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Title: Coal burning leaves toxic heavy metal legacy in the Arctic

Abstract

Toxic heavy metals emitted by industrial activities in the midlatitudes are transported through the atmosphere and deposited in the polar regions; bioconcentration and biomagnification in the food chain mean that even low levels of atmospheric deposition may threaten human health and Arctic ecosystems. Little is known about sources and long-term trends of most heavy metals before approximate to 1980, when modern measurements began, although heavy-metal pollution in the Arctic was widespread during recent decades. Lacking detailed, long-term measurements until now, ecologists, health researchers, and policy makers generally have assumed that contamination was highest during the 1960s and 1970s peak of industrial activity in North America and Europe. We present continuous 1772-2003 monthly and annually averaged deposition records for highly toxic thallium, cadmium, and lead from a Greenland ice core showing that atmospheric deposition was much higher than expected in the early 20th century, with tenfold increases from preindustrial levels by the early 1900s that were two to five times higher than during recent decades. Tracer measurements indicate that coal burning in North America and Europe was the likely source of these metals in the Arctic after 1860. Although these results show that heavy-metal pollution in the North Atlantic sector ofmore » the Arctic is substantially lower today than a century ago, contamination of other sectors may be increasing because of the rapid coal-driven growth of Asian economies.« less

Authors:
;  [1]
  1. Desert Research Institute, Reno, NV (United States)
Publication Date:
OSTI Identifier:
21107503
Resource Type:
Journal Article
Journal Name:
Proceedings of the National Academy of Sciences of the United States of America
Additional Journal Information:
Journal Volume: 105; Journal Issue: 34; Journal ID: ISSN 0027-8424
Country of Publication:
United States
Language:
English
Subject:
01 COAL, LIGNITE, AND PEAT; ARCTIC REGIONS; HEAVY METALS; LONG-RANGE TRANSPORT; EMISSION; AIR POLLUTION; DEPOSITION; POLLUTION SOURCES; THALLIUM; CADMIUM; LEAD; GREENLAND; BOREHOLES; ICE; TRACER TECHNIQUES; EUROPE; NORTH AMERICA; COMBUSTION; COAL

Citation Formats

McConnell, J.R., and Edwards, R. Coal burning leaves toxic heavy metal legacy in the Arctic. United States: N. p., 2008. Web. doi:10.1073/pnas.0803564105.
McConnell, J.R., & Edwards, R. Coal burning leaves toxic heavy metal legacy in the Arctic. United States. doi:10.1073/pnas.0803564105.
McConnell, J.R., and Edwards, R. Tue . "Coal burning leaves toxic heavy metal legacy in the Arctic". United States. doi:10.1073/pnas.0803564105.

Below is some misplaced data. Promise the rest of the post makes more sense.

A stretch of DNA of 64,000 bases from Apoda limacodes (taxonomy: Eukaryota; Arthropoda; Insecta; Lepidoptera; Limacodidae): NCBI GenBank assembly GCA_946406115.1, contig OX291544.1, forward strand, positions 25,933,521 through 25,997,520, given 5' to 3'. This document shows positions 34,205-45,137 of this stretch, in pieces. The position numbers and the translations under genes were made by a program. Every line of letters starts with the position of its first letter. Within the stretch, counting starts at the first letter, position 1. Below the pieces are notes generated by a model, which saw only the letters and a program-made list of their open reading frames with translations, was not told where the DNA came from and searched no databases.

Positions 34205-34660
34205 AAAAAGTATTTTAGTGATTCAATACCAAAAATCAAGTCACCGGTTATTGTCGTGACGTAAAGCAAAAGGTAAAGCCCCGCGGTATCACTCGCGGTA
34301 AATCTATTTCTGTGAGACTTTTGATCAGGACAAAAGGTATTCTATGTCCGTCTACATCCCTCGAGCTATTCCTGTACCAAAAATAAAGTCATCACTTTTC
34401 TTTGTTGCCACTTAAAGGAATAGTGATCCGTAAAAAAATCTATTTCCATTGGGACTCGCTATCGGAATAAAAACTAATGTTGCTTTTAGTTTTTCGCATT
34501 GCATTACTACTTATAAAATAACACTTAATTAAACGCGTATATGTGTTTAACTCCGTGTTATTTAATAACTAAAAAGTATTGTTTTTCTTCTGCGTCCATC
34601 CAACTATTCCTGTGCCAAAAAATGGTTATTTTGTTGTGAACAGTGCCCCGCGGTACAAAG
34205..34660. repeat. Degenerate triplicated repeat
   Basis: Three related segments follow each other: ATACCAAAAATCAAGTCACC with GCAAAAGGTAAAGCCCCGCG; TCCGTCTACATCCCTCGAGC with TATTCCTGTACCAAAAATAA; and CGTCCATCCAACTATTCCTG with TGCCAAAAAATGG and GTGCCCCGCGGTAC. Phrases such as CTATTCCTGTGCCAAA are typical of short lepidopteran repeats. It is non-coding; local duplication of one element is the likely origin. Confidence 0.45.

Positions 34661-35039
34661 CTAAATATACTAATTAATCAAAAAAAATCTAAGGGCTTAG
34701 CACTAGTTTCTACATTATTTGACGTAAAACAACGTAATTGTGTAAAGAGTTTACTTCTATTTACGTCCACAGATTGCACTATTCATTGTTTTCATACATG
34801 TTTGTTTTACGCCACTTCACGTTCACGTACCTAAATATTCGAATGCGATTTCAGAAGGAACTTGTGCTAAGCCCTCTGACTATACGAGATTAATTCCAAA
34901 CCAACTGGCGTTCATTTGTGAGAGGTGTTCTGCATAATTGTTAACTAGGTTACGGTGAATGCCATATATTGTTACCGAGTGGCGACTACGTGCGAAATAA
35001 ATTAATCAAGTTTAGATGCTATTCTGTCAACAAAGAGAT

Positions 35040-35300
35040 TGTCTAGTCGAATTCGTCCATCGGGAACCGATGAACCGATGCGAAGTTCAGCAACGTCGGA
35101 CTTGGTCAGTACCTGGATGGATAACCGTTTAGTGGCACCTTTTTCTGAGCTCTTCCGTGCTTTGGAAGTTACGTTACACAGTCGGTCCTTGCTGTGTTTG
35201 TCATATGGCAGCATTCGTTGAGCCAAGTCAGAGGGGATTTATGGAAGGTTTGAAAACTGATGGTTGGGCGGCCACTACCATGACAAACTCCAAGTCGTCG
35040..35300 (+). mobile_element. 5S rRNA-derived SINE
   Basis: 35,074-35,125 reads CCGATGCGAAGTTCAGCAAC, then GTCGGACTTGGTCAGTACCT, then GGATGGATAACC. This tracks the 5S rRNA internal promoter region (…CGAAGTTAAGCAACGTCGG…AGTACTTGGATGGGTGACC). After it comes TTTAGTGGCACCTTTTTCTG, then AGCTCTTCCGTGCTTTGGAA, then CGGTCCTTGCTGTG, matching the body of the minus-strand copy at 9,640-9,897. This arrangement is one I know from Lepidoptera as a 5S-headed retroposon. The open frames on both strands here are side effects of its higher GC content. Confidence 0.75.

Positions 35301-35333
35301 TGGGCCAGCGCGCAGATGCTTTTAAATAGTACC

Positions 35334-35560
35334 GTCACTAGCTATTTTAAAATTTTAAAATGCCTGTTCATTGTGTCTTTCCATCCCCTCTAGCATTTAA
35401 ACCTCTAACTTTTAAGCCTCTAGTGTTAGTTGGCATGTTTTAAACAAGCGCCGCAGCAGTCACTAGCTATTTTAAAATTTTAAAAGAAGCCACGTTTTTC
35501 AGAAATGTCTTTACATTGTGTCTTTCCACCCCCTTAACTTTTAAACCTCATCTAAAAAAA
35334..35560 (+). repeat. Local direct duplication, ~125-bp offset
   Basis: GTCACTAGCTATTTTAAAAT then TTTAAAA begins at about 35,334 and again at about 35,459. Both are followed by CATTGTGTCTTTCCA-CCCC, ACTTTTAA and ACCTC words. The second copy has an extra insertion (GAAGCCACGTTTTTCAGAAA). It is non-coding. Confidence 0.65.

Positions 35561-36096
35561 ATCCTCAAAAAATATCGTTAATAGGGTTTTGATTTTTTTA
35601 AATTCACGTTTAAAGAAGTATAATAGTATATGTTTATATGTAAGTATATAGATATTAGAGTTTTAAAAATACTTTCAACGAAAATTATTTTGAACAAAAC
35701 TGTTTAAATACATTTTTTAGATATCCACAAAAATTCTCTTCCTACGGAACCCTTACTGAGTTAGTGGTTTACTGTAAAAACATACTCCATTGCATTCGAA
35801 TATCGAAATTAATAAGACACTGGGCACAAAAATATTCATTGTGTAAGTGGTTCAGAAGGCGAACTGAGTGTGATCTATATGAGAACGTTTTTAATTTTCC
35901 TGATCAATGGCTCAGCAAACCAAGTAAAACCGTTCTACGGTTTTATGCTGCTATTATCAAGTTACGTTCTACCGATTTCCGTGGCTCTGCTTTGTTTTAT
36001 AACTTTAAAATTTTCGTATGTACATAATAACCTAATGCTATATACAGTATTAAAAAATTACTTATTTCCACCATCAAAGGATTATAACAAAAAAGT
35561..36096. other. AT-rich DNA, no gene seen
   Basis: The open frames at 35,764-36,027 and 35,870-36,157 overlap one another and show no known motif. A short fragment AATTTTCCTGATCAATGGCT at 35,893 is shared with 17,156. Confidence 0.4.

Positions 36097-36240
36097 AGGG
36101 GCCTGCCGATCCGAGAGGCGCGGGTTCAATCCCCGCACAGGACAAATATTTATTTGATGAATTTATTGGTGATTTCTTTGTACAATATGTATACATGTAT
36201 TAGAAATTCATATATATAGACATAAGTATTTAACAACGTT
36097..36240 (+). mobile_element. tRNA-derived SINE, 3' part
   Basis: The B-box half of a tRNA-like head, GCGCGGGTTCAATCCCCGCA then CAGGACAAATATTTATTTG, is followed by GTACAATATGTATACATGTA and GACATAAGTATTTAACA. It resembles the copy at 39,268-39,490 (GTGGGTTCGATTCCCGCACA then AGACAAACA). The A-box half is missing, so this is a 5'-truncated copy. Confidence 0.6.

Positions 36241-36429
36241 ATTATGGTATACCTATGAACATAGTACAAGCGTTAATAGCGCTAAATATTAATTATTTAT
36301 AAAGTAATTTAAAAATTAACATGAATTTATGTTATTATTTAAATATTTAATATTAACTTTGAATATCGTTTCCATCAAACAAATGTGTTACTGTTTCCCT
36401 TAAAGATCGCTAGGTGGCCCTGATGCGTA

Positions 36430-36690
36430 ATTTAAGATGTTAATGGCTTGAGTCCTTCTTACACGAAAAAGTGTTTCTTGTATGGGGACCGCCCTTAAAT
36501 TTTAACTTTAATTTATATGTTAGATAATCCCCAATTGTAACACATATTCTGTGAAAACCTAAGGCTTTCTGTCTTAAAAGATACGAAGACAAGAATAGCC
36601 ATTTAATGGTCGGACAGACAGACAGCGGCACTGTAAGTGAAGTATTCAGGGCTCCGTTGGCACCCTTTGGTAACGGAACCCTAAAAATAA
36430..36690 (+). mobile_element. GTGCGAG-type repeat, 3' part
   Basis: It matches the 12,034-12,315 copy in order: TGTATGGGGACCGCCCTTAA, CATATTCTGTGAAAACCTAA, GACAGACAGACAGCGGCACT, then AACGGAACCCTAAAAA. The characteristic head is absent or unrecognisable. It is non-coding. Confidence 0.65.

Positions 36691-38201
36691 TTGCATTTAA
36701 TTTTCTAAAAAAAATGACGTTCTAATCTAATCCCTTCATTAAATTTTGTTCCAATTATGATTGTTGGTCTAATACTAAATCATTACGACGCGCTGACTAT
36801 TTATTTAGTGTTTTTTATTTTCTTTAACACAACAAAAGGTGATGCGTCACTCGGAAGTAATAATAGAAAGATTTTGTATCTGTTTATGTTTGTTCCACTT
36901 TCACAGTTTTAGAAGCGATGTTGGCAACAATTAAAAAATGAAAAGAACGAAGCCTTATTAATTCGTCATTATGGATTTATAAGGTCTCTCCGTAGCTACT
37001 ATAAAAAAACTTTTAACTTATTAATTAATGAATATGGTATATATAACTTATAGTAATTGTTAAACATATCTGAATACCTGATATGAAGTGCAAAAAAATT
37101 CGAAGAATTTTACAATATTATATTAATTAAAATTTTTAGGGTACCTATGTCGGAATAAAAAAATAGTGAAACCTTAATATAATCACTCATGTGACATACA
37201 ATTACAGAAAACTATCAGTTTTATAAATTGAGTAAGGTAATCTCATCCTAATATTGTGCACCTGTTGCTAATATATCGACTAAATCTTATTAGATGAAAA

@article{osti_21107503,
title = {Coal burning leaves toxic heavy metal legacy in the Arctic},
author = {McConnell, J.R. and Edwards, R.},
abstractNote = {Toxic heavy metals emitted by industrial activities in the midlatitudes are transported through the atmosphere and deposited in the polar regions; bioconcentration and biomagnification in the food chain mean that even low levels of atmospheric deposition may threaten human health and Arctic ecosystems. Little is known about sources and long-term trends of most heavy metals before approximate to 1980, when modern measurements began, although heavy-metal pollution in the Arctic was widespread during recent decades. Lacking detailed, long-term measurements until now, ecologists, health researchers, and policy makers generally have assumed that contamination was highest during the 1960s and 1970s peak of industrial activity in North America and Europe. We present continuous 1772-2003 monthly and annually averaged deposition records for highly toxic thallium, cadmium, and lead from a Greenland ice core showing that atmospheric deposition was much higher than expected in the early 20th century, with tenfold increases from preindustrial levels by the early 1900s that were two to five times higher than during recent decades. Tracer measurements indicate that coal burning in North America and Europe was the likely source of these metals in the Arctic after 1860. Although these results show that heavy-metal pollution in the North Atlantic sector of the Arctic is substantially lower today than a century ago, contamination of other sectors may be increasing because of the rapid coal-driven growth of Asian economies.},
doi = {10.1073/pnas.0803564105},
journal = {Proceedings of the National Academy of Sciences of the United States of America},
issn = {0027-8424},
number = 34,
volume = 105,
place = {United States},
year = {2008},
month = {8}
}